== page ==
By Samantha Black, Ph.D.

August 8, 2019 -- Researchers at the University of Bath have developed a process that protects vaccines from heat damage by trapping them in silica cages. The results were published in Scientific Reports on August 8, 2019. Using a leading candidate in the development on new vaccines, Ag85b in conjunction with adjuvant Sbi-Ag85b, thermal stability of tested using a novel process called ensilication.

Tuberculosis (TB) is caused by a bacterium called Mycobacterium tuberculosis. According to the World Health Organization (WHO) around 10 million people around the world had TB in 2017 and is one of the top ten causes of death worldwide.

Reaching the WHO End TB Strategy targets of a 95% reduction in TB mortality and a 90% reduction in TB incidence, worldwide, by 2035, will require a new vaccine that is effective in adult individuals who have not yet been infected with Mtb, as well as in those with latent Mtb infection.

The current TB vaccine utilizes a ‘cold chain’ system to store and transport vaccines at recommended temperatures from the point of manufacture to the point of use. 75–100% of vaccines being exposed to suboptimal temperatures during dissemination. As a consequence, up to 50% of manufactured vaccines are discarded before administration. Moreover, The cold chain can also raise vaccination costs by up to 80%, further limiting the widespread distribution of safe and effective vaccines.

So scientists developed a method that prevents these crucial vaccine components from spoiling outside of a fridge - meaning vaccines will be thermally and can be reliably delivered to remote areas around the world more easily.

The technique is called ensilication which is:

“based on the solution-gelation process whereby negatively-charged silanol groups associate with charged amino acid residues through non-covalent electrostatic interactions. This results in growth of a protective silica cage around protein molecules which is subsequently vacuum-filtered and dried. The resultant silica-coated powder is capable of physically preventing thermal denaturation of the encased immobilized proteins. Subsequent chemical digestion of the silica is then used to release the protein back into solution in a native state suitable for applications such as vaccines and other therapeutic treatments.”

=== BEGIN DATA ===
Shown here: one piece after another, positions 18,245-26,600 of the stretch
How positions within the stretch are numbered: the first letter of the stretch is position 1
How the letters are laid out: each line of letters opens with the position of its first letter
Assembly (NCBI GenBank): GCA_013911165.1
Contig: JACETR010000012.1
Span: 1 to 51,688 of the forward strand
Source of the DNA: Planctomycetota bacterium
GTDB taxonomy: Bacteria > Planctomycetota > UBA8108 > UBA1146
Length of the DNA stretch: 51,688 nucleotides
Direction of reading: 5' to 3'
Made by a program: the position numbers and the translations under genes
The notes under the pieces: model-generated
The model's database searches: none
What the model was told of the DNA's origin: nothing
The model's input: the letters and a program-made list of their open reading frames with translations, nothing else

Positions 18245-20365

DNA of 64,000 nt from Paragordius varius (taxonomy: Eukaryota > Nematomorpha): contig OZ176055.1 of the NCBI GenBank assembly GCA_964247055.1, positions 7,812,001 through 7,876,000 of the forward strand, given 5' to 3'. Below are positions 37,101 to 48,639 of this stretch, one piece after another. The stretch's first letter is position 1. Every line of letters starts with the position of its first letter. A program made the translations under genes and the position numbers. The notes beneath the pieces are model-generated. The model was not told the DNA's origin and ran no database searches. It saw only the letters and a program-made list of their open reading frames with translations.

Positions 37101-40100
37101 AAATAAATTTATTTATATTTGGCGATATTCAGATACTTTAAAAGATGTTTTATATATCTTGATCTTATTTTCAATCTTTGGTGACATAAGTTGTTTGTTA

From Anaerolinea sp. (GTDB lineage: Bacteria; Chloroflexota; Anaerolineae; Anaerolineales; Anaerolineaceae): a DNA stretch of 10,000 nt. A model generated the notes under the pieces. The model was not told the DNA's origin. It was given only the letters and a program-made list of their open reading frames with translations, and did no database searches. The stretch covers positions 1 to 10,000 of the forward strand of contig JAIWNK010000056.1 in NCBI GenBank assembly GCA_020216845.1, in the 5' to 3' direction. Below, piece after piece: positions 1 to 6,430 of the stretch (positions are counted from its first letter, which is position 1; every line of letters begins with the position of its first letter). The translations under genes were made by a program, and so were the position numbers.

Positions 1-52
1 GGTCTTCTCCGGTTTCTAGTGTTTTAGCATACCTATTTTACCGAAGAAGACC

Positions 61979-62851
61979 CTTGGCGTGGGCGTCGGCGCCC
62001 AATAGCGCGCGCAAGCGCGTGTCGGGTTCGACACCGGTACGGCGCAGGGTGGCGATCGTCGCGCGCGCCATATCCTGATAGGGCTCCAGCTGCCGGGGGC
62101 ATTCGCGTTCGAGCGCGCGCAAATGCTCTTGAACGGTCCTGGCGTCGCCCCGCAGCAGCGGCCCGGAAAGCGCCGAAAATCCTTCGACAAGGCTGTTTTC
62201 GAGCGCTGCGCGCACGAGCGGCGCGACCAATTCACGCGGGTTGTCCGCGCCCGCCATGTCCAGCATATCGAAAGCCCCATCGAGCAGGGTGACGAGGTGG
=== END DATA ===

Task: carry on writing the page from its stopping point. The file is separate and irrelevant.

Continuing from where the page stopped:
The antigen that the researchers targeted for improved thermal stability was the Mycobacterium tuberculosis antigen 85b (Ag85b); a leading candidate in the development of new tuberculosis (TB) vaccines. However, Ag85 alone is not sufficiently immunogenic to generate a protective immune response against M tuberculosis. However, the research group discovered that Staphylococcus aureus immunomodulator Sbi can enhance the immunogenicity of Ag85b. Ag85b undergoes an irreversible loss of secondary structure at high temperatures and possesses a melting temperature of 73.7 °C. Researchers showed that these components were protected from heat damage when ensilicated and kept at room temperature for long periods of time without loss of structure or function.

Lead author Professor Jean van den Elsen, said: “A new TB vaccine is really urgently needed to supplement or replace the existing BCG vaccine and reduce the number of TB cases and deaths – particularly as drug-resistant TB infections remain high.”



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